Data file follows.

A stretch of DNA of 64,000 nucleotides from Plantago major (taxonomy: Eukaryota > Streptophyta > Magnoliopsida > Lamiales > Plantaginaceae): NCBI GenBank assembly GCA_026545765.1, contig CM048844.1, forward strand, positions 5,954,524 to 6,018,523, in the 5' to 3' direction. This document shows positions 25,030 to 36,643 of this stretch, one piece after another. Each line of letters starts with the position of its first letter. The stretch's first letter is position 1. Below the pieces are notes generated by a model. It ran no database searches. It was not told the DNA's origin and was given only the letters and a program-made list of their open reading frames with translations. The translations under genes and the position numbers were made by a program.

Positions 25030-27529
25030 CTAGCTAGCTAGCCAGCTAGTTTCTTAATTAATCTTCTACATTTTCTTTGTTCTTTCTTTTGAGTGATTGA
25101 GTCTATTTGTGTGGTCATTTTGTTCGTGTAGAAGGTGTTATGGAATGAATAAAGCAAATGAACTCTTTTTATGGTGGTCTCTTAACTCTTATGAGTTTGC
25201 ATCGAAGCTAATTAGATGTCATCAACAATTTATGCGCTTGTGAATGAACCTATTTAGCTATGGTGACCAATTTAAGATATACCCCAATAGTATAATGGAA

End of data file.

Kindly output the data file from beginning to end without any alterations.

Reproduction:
A stretch of DNA of 64,000 nucleotides from Plantago major (taxonomy: Eukaryota > Streptophyta > Magnoliopsida > Lamiales > Plantaginaceae): NCBI GenBank assembly GCA_026545765.1, contig CM048844.1, forward strand, positions 5,954,524 to 6,018,523, in the 5' to 3' direction. This document shows positions 25,030 to 36,643 of this stretch, one piece after another. Each line of letters starts with the position of its first letter. The stretch's first letter is position 1. Below the pieces are notes generated by a model. It ran no database searches. It was not told the DNA's origin and was given only the letters and a program-made list of their open reading frames with translations. The translations under genes and the position numbers were made by a program.

Positions 25030-27529
25030 CTAGCTAGCTAGCCAGCTAGTTTCTTAATTAATCTTCTACATTTTCTTTGTTCTTTCTTTTGAGTGATTGA
25101 GTCTATTTGTGTGGTCATTTTGTTCGTGTAGAAGGTGTTATGGAATGAATAAAGCAAATGAACTCTTTTTATGGTGGTCTCTTAACTCTTATGAGTTTGC
25201 ATCGAAGCTAATTAGATGTCATCAACAATTTATGCGCTTGTGAATGAACCTATTTAGCTATGGTGACCAATTTAAGATATACCCCAATAGTATAATGGAA